22 Niklaus Pevsner, 'Academies of Art Past and Present', The Dublin Magazine (October 1940).
23 Louis le Brocquy, notes, Louis le Brocquy, The Inner Human Reality, Film documentary directed by Joe Mulholland, RTE 1, Arts Lives, 21 February 2006, 22.15pm.
24 Caoimhín Mac Giolla Léith, 'The Human Image Paintings of Louis le Brocquy', 2003
25 Louis le Brocquy, notes, Louis le Brocquy, The Inner Human Reality, Film documentary directed by Joe Mulholland, RTE 1, Arts Lives, 21 February 2006, 22.15pm.
26 Michael Peppiatt, 'Interview with Louis le Brocquy', Art International, Lugano, Vol. XXIII/7, October 1979, p. 66. Reproduced in Louis le Brocquy, The Head Image (Kinsale: Gandon Editions, 1996), p. 25.
27 Anne Madden le Brocquy, Louis le Brocquy: A Painter Seeing his Way (Dublin: Gill & Macmillan, 1994), p. 58.
28 Alistair Smith, 'Louis le Brocquy: On the Spiritual in Art', Louis le Brocquy, Paintings 1939 - 1996, (Dublin: Irish Museum of Modern Art, October 1996 - February 1997), p. 40.
29 Statement made to the editor, April 2004.
30 Anne Madden le Brocquy, Louis le Brocquy: A Painter Seeing his Way (Dublin: Gill & Macmillan, 1994) p. 2.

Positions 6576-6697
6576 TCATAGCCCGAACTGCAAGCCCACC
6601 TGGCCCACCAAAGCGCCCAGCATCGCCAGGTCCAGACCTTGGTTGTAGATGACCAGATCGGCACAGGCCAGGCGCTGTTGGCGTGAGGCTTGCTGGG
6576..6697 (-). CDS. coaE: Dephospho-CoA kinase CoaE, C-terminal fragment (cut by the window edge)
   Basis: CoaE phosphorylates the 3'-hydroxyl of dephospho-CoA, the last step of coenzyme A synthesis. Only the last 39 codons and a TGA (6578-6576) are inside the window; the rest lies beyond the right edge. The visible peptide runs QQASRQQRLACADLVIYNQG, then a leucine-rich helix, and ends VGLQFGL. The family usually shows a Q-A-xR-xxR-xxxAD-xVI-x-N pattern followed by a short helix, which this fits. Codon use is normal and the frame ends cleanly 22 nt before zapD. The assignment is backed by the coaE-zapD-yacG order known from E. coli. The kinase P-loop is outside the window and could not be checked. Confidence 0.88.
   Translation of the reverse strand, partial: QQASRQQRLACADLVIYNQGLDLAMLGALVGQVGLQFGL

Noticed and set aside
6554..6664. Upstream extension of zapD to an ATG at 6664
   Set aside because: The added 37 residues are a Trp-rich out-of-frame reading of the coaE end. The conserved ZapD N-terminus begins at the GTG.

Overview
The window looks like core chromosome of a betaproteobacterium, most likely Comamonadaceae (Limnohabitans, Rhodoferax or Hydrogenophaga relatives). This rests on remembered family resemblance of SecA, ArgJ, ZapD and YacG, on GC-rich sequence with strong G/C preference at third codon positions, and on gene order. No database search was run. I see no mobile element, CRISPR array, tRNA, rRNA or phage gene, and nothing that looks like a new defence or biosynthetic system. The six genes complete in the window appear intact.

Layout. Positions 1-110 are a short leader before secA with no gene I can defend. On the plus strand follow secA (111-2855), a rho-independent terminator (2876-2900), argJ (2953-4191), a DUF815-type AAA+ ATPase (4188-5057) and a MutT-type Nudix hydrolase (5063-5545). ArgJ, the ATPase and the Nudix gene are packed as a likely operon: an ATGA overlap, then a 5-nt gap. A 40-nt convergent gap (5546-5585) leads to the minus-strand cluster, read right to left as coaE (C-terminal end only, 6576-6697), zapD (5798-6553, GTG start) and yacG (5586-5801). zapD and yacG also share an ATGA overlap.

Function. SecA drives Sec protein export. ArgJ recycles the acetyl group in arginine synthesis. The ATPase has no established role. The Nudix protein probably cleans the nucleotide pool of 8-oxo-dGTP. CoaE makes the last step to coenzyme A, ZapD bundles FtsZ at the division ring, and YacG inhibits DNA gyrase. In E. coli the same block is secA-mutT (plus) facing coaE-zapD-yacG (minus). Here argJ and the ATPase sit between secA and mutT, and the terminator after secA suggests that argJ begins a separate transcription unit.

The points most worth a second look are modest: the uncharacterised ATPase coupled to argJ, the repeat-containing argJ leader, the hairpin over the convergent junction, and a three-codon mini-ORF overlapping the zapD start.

31 Statement made to the editor, April 2004.
32 Le Brocquy here refers to Rimington's colour organ which flushed colour in place of sound on a screen. Colour-music, the art of mobile colour (Hutchinson & Co, 1912).
33 Le Brocquy, 'Artist 's Note', exhibition catalogue Louis le Brocquy, Aubusson Tapestries (Dublin: Taylor Galleries 2000; Agnew's, London May, 2001), p 15.
34 'The Girl in White', Evening Herald (April 3, 1941).




A Picnic (1940)
wax-resin medium on canvas mounted on board
Irish Museum of Modern Art, Beecher Collection









Girl in White,1941
oil on canvas mounted on board, 122.2 x 47.8 cm
Ulster Museum, Belfast

Photograph reproduced
with the kind permission of the Trustees of the National Museums & Galleries
of Northern Ireland